Assess the significance of Industrialisation in the changing nature of warfare (1619 word count from the 1st essay)
Industrialisation brought with it unprecedented levels of growth in population, which consequently led to a sudden injection of people into more urban areas The correlation between a more educated populous and a change in stance from political leaders was unquestionable. This new emphasis on public opinion could not simply be ignored; there was a shift from the ruling classes to addire to their own needs to now those of the public or risk revolution. New ideas of nationalism, socialism and democracy were now burning in the hearts and minds of the people, who believed in fighting for their country, their freedom, rather than dying due to orders of the king. Politicians and governments alike took brave but much need steps in the new frontier of propaganda, an attempt to level the playing field of shaping public opinion, of which the newspapers where doing so well. This shift that was making the masses more and more vocal was beginning to mute the once dominant voices of their leaders, simultaneously making their views heard and demands meet, which was unprecedented in previous decades. These leaders soon became aware of the fact that they had to ensure their public was pleased with their decisions or else face the repercussions of their decisions Education had the most profound effect on a nation, playing a decisive role in shaping a nations perspective on war, it had the potential to approve, disprove, fight, liberate, or conquer as a whole force. However, national spirit itself was revered; it enabled a country to fight in any war, despite their chance, it gave them a common enemy and common goal, a sense of pride, moreover, it was the crushing of this spirit which could win a country a war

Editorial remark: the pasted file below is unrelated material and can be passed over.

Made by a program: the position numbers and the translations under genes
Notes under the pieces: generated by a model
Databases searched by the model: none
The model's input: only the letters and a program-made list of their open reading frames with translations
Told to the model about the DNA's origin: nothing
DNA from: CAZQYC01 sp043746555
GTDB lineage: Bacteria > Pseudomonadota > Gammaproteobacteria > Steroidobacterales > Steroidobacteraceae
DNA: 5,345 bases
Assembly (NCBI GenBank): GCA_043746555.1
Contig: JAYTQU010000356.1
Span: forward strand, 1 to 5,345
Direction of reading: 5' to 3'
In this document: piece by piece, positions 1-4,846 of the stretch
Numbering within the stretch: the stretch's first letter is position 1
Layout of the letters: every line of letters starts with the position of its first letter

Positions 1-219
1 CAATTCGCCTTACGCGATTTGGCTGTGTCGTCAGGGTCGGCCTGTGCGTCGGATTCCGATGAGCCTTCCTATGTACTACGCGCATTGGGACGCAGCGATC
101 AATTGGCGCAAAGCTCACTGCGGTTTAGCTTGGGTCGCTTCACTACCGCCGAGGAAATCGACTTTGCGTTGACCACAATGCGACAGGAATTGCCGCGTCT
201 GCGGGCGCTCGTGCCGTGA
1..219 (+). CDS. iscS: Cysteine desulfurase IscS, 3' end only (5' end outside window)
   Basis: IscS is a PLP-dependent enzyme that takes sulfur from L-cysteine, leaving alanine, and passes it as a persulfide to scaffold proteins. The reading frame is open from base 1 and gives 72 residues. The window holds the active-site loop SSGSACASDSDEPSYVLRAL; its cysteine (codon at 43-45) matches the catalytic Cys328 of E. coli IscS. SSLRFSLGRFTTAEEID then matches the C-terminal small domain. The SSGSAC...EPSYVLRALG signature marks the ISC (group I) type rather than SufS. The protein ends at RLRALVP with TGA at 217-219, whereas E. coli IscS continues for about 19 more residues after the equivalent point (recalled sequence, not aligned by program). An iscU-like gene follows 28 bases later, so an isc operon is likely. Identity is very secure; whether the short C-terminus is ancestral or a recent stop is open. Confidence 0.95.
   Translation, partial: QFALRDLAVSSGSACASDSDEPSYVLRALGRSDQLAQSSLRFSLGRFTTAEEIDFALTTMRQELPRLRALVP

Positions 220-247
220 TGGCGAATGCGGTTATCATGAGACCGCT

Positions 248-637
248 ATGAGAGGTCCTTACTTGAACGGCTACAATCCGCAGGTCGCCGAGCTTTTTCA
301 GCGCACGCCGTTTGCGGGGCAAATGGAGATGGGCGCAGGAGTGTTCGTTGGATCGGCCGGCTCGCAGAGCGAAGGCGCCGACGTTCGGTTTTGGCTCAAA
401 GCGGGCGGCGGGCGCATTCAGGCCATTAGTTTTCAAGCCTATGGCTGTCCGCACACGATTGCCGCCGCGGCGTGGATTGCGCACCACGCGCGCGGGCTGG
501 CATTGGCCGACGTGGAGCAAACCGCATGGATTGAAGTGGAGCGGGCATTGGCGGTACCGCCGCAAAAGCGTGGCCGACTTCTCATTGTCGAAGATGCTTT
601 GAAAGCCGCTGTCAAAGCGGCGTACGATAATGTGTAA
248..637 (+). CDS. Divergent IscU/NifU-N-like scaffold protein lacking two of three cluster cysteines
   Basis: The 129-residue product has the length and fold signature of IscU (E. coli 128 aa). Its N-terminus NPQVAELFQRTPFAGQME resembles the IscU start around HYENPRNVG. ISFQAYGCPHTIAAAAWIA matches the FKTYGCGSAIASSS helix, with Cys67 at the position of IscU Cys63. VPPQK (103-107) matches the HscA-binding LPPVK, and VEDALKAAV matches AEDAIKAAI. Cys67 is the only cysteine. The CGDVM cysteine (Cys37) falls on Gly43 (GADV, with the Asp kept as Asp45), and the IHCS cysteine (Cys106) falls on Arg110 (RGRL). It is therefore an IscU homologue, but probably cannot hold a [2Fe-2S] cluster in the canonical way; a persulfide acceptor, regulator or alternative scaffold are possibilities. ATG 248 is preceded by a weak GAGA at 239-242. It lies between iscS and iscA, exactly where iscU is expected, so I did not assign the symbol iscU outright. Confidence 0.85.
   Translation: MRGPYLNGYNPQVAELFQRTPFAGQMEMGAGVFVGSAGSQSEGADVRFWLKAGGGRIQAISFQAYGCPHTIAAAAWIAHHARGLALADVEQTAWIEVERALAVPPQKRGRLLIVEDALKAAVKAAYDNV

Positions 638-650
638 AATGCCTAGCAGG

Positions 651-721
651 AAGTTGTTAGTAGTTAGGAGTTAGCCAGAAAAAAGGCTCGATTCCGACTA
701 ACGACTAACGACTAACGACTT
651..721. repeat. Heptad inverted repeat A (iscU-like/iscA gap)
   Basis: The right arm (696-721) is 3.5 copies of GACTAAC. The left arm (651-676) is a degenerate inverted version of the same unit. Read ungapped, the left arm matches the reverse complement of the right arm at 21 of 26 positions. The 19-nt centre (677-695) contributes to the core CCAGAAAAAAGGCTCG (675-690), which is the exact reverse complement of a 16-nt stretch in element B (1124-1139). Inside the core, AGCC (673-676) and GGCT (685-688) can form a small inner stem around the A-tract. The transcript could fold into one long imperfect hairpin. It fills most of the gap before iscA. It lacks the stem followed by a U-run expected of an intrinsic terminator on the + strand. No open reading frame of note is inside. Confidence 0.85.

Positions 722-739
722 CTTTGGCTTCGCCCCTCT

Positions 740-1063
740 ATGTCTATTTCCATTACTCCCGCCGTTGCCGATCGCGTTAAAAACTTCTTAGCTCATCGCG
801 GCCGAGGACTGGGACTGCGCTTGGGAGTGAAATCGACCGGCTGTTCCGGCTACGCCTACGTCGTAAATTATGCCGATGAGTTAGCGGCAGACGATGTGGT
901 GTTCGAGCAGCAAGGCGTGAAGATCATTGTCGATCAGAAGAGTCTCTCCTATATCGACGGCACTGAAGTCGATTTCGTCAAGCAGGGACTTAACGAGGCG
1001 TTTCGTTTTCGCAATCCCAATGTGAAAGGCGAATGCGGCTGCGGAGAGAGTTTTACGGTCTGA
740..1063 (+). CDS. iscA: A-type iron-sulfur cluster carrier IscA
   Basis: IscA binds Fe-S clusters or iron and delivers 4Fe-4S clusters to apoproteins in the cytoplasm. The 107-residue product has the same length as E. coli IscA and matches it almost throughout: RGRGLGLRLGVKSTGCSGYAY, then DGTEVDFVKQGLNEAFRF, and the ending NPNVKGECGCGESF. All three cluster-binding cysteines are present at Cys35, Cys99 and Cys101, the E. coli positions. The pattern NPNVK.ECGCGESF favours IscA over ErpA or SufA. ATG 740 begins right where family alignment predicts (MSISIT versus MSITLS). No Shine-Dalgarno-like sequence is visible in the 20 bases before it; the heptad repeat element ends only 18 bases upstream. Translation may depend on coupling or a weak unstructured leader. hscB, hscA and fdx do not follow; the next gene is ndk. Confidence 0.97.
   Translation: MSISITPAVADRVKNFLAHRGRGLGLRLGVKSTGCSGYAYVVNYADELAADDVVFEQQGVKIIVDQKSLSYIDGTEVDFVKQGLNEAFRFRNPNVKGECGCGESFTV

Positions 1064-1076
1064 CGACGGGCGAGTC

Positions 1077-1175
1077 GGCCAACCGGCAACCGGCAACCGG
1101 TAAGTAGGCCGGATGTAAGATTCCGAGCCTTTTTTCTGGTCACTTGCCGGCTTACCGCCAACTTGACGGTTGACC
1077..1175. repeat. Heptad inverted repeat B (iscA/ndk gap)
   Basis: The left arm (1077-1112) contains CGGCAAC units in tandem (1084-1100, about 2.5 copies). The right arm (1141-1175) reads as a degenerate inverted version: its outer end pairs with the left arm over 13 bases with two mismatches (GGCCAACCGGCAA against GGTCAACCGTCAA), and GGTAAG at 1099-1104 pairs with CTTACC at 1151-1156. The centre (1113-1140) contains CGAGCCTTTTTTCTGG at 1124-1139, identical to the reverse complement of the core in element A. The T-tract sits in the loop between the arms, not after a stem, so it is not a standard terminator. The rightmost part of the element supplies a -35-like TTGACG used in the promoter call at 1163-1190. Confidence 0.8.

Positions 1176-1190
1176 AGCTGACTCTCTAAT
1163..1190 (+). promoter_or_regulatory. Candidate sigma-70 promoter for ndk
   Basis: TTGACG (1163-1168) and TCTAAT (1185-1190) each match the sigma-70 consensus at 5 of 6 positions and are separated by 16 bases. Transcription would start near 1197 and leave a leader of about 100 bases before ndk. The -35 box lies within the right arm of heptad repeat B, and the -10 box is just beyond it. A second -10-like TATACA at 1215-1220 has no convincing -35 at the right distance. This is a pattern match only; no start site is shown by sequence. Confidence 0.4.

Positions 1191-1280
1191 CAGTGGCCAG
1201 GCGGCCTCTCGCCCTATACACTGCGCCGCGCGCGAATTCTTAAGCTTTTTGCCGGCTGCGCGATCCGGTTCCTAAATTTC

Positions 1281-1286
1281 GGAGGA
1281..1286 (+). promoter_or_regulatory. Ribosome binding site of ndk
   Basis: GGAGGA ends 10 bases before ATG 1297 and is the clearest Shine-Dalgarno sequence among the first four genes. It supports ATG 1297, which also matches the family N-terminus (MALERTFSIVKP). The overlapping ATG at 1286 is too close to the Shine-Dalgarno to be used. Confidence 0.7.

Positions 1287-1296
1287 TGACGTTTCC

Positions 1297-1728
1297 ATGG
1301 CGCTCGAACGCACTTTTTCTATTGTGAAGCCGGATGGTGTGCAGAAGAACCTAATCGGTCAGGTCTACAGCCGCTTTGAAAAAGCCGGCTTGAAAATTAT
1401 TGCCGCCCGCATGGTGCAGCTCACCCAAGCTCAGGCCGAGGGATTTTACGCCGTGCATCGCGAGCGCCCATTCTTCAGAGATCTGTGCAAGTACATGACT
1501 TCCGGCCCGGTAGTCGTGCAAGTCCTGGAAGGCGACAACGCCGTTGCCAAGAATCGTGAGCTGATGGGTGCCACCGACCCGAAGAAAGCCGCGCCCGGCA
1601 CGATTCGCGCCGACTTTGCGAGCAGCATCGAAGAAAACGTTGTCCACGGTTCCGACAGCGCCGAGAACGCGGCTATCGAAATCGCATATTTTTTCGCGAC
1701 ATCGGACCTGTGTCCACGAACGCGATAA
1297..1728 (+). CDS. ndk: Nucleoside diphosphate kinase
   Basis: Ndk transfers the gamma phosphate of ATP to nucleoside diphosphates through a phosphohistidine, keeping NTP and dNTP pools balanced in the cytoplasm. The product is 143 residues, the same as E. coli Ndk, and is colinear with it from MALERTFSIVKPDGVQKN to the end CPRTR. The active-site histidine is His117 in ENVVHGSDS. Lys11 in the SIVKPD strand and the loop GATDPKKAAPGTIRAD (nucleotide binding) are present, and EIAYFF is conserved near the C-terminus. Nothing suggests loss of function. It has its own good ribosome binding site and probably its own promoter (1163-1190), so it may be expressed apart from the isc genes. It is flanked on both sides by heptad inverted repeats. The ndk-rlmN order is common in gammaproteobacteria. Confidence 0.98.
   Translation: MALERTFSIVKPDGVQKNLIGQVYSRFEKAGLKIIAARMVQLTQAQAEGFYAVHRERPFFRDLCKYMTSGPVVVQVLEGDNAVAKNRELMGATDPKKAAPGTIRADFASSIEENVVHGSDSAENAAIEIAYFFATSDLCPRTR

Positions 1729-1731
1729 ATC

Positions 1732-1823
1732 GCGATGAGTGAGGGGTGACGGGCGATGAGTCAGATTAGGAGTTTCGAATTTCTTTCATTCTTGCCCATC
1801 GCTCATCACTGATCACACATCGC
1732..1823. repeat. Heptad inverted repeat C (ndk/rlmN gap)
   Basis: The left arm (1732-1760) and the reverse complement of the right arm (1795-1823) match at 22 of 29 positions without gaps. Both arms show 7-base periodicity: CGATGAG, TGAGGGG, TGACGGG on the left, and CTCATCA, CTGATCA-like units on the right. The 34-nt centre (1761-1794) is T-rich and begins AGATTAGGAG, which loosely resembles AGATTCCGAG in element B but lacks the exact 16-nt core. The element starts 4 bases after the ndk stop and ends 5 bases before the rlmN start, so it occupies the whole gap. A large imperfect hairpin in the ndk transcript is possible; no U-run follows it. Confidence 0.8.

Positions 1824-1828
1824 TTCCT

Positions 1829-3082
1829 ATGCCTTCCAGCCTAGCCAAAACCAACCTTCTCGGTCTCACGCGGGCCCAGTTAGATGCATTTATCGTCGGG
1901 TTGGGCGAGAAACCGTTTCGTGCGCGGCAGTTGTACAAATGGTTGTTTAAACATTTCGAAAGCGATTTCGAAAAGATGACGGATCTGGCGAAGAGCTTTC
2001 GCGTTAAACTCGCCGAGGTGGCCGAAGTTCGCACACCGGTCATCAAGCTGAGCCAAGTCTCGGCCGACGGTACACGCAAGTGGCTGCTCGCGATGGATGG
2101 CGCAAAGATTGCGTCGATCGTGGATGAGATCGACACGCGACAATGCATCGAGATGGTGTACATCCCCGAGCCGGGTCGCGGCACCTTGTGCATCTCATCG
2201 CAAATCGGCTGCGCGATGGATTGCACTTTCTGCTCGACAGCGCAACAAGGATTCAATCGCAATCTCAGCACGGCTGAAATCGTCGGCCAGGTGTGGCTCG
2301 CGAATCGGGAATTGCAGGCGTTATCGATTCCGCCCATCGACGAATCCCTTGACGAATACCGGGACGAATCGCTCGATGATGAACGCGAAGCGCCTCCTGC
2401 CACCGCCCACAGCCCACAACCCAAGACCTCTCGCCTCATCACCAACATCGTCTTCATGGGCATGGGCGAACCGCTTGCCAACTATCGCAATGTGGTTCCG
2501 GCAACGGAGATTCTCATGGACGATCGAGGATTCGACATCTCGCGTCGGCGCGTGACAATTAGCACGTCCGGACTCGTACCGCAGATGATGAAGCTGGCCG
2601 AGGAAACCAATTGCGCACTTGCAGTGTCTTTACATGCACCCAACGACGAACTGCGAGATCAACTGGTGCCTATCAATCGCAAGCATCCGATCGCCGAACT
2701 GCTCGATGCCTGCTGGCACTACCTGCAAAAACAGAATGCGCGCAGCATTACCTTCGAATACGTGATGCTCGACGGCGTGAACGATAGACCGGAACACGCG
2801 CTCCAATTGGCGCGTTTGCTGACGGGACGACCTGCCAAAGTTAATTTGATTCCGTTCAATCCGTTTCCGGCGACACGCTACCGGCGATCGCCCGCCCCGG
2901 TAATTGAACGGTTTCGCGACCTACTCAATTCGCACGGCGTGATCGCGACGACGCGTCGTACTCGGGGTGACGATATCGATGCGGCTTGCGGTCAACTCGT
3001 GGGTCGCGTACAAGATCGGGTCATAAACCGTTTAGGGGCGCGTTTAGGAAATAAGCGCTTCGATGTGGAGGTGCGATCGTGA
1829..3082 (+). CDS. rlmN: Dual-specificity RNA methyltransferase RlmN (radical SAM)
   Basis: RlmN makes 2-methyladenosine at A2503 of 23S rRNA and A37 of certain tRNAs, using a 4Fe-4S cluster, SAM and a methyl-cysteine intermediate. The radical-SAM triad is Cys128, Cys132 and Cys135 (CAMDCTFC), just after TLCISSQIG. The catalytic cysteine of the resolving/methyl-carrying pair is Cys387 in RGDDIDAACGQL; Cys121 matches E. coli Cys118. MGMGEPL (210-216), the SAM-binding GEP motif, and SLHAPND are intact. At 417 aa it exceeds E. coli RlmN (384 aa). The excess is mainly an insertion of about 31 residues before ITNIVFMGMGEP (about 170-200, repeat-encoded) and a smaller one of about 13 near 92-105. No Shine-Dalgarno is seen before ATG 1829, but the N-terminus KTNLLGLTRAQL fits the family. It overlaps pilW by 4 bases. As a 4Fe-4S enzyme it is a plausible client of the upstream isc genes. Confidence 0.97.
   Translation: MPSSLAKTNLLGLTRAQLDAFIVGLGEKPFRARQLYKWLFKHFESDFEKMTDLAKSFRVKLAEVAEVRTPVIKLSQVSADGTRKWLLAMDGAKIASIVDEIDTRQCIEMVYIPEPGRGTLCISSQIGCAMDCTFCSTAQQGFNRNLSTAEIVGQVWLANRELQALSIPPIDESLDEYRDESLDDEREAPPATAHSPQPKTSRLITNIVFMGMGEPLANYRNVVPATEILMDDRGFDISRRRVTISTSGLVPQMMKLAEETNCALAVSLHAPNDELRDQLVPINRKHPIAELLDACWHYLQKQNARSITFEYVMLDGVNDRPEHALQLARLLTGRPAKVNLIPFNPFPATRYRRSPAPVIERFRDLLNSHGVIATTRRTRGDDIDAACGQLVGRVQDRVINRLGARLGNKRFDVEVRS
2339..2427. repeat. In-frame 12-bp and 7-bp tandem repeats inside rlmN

The public education system was provided to work on two fronts to combat the issue of mass illiteracy via compulsory primary education, and in addition...
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